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Medicare managed care enrollees make significant use of home health benefits, but low education limits use of medical equipment

Home health care services play a critical role in both the long-term and acute care of older Americans covered by Medicare. Low-income Medicare beneficiaries enrolled in managed care plans do not appear to have reduced access to home health visits. However, those with less than a high school education are much less likely than high school graduates to receive durable medical equipment (DME, for example, wheelchairs and walkers) for home use, according to a study supported by the Agency for Healthcare Research and Quality (HS09630).

Given the cost-effectiveness and better outcomes of DME for Medicare patients, physicians and therapists should actively target DME prescriptions to the educationally disadvantaged, suggests Vicki A. Freedman, Ph.D., of the Madlyn and Leonard Abramson Center for Jewish Life. In 2000, Dr. Freedman and her colleagues conducted a telephone survey of 4,613 Medicare managed care enrollees. The researchers collected information about participants' sociodemographic characteristics (including educational attainment, household income, and household wealth), health status, family and household structure, and lifetime experiences with health insurance and health care. They linked the survey data to administrative claims data from two Medicare managed care plans for a subsequent 12-month period to determine which socioeconomic factors were related to home health visits and the use of DME for this group.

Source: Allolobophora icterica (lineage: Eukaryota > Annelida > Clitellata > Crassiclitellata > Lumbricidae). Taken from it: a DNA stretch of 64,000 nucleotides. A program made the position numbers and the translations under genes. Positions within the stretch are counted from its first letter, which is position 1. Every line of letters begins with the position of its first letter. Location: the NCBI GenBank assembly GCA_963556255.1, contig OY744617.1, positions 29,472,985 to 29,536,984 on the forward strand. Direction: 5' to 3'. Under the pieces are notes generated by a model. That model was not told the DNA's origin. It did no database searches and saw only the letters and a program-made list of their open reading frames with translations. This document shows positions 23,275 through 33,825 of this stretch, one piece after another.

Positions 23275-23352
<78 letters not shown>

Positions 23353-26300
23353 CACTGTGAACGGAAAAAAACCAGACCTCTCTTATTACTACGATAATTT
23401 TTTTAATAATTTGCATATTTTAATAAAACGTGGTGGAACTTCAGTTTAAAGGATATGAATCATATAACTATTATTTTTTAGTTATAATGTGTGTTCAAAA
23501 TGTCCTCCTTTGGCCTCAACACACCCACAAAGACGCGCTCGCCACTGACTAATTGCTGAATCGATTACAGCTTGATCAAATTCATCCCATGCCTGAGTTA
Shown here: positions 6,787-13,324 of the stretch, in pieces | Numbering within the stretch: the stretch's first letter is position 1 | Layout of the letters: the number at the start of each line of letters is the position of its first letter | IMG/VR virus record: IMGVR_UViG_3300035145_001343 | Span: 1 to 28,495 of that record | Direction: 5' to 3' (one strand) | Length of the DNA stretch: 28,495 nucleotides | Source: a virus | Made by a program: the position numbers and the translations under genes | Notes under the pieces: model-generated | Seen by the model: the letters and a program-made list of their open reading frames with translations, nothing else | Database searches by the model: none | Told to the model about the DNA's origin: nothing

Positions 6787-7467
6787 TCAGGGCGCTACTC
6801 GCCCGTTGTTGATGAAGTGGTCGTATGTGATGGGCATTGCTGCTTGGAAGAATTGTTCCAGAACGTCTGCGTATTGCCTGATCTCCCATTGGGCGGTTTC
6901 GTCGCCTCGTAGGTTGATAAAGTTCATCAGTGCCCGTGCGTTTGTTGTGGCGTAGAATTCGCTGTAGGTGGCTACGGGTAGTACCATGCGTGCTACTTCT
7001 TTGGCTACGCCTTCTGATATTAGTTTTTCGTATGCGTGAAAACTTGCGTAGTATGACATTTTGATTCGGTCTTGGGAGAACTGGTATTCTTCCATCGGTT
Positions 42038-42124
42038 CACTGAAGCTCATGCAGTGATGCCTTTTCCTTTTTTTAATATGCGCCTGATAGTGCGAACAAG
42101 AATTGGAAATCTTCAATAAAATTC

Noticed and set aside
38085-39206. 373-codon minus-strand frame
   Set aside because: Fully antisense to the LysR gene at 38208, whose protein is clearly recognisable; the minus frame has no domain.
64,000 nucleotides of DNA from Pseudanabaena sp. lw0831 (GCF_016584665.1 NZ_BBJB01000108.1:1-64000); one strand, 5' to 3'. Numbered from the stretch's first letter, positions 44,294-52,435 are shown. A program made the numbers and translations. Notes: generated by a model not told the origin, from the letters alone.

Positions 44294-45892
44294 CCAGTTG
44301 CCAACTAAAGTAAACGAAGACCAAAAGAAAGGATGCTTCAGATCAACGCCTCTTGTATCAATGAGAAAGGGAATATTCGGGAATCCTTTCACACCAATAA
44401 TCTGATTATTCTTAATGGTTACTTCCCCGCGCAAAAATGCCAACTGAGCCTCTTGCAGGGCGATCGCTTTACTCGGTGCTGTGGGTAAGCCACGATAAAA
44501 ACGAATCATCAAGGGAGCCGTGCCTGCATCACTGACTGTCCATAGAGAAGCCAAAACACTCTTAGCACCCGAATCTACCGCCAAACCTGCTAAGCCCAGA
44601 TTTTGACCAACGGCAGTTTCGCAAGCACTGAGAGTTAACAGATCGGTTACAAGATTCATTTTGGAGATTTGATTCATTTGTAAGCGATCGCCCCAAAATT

After controlling for health status and demographic differences, Medicare managed care enrollees in the lowest one-third for liquid (nonhousing) assets had 50 percent greater odds than those in the highest one-third of having one or more home health visits. Minimal copays of Medicare managed care plans may minimize access difficulties of poor enrollees to home health care. On the other hand, those who are wealthier may choose alternatives options such as assisted living or hiring private assistance outside of the Medicare benefits.

All else being equal, those with less than a high school education had 30 percent lower odds of using DME than those who had graduated from high school. Either DME is less likely to be prescribed for these individuals, or they are less likely to purchase equipment due to perceived stigma of device use, not being aware of services, or other reasons.

See "Socioeconomic disparities in the use of home health services in a Medicare managed care population," by Vicki A. Freedman, Ph.D., Jeannette Rogowski, Ph.D., Steven L. Wickstrom, M.S., and others, in the October 2004 Health Services Research 39(5), pp. 1277-1297.

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